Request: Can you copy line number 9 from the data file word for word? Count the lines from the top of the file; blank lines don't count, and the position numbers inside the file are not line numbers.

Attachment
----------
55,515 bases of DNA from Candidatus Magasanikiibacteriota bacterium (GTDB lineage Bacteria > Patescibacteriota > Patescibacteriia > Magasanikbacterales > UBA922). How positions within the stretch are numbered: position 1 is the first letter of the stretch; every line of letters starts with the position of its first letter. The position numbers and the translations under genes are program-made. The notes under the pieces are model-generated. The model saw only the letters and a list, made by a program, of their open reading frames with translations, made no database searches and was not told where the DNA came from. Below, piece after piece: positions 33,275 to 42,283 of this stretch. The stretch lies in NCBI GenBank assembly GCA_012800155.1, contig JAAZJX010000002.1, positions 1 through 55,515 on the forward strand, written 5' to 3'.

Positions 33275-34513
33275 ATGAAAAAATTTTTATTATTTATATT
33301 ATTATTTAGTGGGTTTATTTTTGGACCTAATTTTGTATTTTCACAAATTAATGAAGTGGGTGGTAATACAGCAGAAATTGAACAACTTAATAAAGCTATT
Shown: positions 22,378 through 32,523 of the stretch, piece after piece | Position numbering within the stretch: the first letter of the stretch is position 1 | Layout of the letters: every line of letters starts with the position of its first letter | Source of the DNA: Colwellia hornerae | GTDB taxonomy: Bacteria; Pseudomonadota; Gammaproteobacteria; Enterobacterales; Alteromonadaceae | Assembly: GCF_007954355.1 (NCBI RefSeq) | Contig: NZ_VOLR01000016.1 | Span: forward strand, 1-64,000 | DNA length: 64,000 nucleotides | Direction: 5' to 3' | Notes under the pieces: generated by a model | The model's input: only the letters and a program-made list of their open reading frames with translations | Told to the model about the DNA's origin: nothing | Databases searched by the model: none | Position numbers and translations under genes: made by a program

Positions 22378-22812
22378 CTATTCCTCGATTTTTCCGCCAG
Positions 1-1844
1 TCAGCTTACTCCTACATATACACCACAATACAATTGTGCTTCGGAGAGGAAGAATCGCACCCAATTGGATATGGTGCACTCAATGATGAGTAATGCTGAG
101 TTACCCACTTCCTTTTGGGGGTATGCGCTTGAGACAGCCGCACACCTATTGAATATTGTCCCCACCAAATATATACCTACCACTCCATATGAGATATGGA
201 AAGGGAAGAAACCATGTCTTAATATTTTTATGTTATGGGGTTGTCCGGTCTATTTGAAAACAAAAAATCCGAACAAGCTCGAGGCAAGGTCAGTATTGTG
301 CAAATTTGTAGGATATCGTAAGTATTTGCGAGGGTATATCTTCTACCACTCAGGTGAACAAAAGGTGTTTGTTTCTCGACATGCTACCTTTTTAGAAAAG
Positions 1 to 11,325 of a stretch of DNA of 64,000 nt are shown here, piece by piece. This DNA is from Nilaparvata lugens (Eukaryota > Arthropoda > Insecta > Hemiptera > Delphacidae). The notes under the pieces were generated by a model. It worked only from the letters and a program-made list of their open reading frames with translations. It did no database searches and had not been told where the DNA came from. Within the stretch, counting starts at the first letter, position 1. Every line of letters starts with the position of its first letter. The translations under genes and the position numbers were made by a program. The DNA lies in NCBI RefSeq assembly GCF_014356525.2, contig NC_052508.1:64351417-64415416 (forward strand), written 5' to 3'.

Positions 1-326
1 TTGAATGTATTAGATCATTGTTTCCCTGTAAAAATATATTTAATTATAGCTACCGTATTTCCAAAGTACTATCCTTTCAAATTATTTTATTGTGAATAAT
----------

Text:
1 TCAGCTTACTCCTACATATACACCACAATACAATTGTGCTTCGGAGAGGAAGAATCGCACCCAATTGGATATGGTGCACTCAATGATGAGTAATGCTGAG